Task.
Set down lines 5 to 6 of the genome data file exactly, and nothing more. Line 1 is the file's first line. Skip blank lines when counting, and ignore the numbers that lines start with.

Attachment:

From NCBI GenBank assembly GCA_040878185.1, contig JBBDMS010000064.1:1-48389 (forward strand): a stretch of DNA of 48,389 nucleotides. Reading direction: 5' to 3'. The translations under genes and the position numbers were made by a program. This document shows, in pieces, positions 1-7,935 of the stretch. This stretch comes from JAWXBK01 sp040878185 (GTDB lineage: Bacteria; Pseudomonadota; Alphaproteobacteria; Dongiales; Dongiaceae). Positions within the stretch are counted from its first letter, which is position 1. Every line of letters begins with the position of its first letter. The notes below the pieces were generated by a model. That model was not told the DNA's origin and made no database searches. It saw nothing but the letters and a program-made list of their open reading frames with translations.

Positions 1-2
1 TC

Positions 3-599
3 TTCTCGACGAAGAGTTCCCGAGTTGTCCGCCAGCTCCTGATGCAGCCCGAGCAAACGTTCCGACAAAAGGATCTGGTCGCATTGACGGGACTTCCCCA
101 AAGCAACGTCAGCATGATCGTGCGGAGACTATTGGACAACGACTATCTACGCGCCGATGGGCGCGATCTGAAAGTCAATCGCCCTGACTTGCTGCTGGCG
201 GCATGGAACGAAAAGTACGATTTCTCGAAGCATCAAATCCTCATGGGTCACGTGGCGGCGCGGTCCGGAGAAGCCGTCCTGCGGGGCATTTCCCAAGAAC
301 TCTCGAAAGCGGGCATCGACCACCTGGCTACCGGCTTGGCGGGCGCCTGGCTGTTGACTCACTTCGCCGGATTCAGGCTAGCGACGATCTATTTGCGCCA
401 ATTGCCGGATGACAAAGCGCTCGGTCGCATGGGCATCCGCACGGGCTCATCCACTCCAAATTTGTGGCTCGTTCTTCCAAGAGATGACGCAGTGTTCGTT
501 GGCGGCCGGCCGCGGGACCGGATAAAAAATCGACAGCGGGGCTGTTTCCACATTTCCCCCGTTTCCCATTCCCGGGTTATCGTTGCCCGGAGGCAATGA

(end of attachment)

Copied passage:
3 TTCTCGACGAAGAGTTCCCGAGTTGTCCGCCAGCTCCTGATGCAGCCCGAGCAAACGTTCCGACAAAAGGATCTGGTCGCATTGACGGGACTTCCCCA
101 AAGCAACGTCAGCATGATCGTGCGGAGACTATTGGACAACGACTATCTACGCGCCGATGGGCGCGATCTGAAAGTCAATCGCCCTGACTTGCTGCTGGCG